DXY Index Forecasts

With inflation in the United States reaching very high and alarming levels, investors are looking at different investment tools to understand what could happen in the coming months and years.

With inflation in the United States reaching very high and alarming levels, investors are looking at different investment tools to understand what could happen in the coming months and years. As we leave behind COVID-19 times, it might be a good thing to start having a look at possible DXY Index forecasts for this and next years. 

The DXY Index is among the most important indicators to understand United States’ economic relations with its trade partners. This brings us to the question: where is the DXY Index headed this year? Could we see a rapid spike in the U.S. dollar or investors should expect it to start moving lower? We cover these and more things in the following sections. 

Disclaimer: the information shared by AltSignals and its writers should not be considered financial advice. This is for educational purposes only. We are not responsible for any investment decision you make after reading this post. Never invest more than what you are able to lose. Always contact your professional. financial advisor.

What is the DXY Index?

The DXY Index is a popular index that measures the relative value of the U.S. dollar (USD) compared to a basket of other currencies. This is a very useful tool that let us know whether the U.S. dollar is overvalued or undervalued if we compare it to other currencies. 

At the moment, the DXY Index tracks six different currencies from different countries. Each of these currencies has a different weight on the index, depending on the commercial relationship that there was between some countries and the United States. 

The currencies include the following:

  • Euro (EUR) - 57.6% weight
  • Japanese yen (JPY) - 13.6% weight
  • Pound sterling (GBP) - 11.9% weight
  • Canadian dollar (CAD) - 9.1% weight
  • Swedish krona (SEK) - 4.2% weight
  • Swiss fran (CHF) - 3.6% weight

This shows how important some countries were for the United States in the past. Understanding the relative value of the U.S. dollar against these currencies was very important to having a clear picture of possible commercial relationships and trade imbalances. 

Nowadays, however, there are other countries that are very important trading partners for the United States that were not included in the Index. These countries are Brazil and Mexico and their currencies the Brazilian real (BRL) and the Mexican peso (MXN).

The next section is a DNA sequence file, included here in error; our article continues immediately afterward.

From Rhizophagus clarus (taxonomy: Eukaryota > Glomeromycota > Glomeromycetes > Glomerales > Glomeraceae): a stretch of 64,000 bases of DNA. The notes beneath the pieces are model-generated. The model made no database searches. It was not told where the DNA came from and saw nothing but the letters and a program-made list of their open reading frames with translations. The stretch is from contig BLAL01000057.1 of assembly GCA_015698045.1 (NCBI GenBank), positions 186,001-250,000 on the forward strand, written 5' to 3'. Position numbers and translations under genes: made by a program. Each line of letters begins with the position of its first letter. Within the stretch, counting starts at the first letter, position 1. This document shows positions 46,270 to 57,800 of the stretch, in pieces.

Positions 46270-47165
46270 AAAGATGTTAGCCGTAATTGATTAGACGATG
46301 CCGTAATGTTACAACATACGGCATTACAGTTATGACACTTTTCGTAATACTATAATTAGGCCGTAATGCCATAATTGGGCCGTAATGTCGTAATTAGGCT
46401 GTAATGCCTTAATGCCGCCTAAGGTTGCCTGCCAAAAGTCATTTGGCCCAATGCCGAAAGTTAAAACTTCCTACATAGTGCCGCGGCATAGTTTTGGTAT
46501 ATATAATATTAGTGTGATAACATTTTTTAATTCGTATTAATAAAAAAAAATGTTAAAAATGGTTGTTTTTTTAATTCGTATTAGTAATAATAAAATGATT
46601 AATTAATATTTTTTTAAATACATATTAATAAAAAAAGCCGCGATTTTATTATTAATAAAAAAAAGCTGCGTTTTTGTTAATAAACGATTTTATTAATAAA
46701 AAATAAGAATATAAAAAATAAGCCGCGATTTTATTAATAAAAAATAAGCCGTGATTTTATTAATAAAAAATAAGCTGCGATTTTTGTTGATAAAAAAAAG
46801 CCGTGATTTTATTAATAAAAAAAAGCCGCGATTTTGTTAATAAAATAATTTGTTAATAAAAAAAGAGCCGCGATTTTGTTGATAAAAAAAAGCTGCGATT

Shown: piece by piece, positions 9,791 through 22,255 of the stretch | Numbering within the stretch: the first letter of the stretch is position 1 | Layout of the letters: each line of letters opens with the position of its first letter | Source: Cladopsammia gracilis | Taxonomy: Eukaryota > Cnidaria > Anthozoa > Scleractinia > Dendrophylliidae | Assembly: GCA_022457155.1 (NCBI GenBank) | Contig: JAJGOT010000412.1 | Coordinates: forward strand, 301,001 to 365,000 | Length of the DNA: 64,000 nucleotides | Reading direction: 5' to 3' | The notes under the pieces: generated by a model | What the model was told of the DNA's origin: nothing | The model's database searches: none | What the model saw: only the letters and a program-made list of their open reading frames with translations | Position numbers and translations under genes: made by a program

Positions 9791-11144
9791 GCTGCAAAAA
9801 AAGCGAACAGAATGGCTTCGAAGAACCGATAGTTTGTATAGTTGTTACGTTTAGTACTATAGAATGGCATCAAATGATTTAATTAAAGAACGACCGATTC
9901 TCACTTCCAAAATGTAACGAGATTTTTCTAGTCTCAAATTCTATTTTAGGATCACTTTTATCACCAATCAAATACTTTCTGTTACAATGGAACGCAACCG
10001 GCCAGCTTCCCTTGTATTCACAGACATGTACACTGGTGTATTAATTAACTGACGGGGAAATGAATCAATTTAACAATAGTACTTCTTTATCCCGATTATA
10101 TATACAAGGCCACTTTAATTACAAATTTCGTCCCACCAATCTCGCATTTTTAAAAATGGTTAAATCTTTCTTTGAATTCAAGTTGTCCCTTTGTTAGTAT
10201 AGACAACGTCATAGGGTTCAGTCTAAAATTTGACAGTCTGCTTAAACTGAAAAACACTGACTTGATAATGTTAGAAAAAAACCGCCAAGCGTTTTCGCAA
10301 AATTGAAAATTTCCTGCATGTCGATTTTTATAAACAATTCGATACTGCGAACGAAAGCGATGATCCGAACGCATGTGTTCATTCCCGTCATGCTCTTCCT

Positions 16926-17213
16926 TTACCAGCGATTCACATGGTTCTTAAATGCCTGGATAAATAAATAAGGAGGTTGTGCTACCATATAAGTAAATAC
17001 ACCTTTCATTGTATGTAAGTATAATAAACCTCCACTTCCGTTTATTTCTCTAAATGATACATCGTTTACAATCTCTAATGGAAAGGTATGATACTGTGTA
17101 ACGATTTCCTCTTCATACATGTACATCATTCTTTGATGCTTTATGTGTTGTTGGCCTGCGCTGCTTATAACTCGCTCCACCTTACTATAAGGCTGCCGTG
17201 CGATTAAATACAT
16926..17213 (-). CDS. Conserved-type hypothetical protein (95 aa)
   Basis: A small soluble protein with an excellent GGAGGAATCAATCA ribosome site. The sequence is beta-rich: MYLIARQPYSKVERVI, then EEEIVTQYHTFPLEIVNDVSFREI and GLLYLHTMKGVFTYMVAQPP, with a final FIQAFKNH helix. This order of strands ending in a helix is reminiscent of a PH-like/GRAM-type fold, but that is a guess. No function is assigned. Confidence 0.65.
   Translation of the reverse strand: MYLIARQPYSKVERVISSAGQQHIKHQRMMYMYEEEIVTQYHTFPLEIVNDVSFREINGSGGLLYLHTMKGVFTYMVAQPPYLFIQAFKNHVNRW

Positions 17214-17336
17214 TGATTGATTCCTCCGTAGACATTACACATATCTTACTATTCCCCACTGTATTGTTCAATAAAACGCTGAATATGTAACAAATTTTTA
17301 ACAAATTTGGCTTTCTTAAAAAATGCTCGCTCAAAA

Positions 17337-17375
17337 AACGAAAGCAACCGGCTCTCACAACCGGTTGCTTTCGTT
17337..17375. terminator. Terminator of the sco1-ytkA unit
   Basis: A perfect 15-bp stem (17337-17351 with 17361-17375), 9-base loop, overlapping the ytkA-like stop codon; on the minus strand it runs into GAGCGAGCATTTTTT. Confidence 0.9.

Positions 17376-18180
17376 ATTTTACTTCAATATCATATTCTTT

What to Expect from the DXY Index This Year?

Before having a DXY Index forecast, we need to understand what the DXY Index could do and what it means for the US dollar. The DXY Index would let us understand whether there are possible commercial imbalances and which are the trends that the index could follow. 

A larger demand for the U.S. dollar would result int he DXY Index moving higher. The opposite would happen if the U.S. dollar is exchanged for local currencies that raise in value. Let’s not forget that there is a basket of currencies fluctuating against the U.S. Dollar with the euro representin half of the total value of these currencies. 

That means that what happens in Europe with the euro is going to be very important to analyse the DXY Index in the future. Additionally, central banks would be those institutions responsible about the path that the currencies used to measure the DXY Index would follow. This would be very important to have a clear DXY Index Forecast.

DXY Index Forecast

The following chart shows that the DXY Index trended lower over the last months as the COVID-19 crisis heavily affected the world’s economy. As we can see, this could be heavily related to the way in which the United States decided to handle the pandemic by printing large amounts of money. 

As we mentioned before, the euro plays a very important role in the DXY Index. That means that we should closely follow its trend in order to understand what could happen to this indicator. 

Since the beginning of 2021, we have seen that the DXY Index has been moving higher. This could be strictly related to a weaker euro. GDP recovery in the eurozone is not as positive as it was expected to be and inflation rates are at the highest point in years. This has clearly had an influence over the euro and the trust investors have in the currency. 

It would be very important to see what would happen to the U.S. dollar as soon as the Federal Reserve starts tapering after the Coronavirus crisis and a period of low-interest rates and expansionary monetary policy. 

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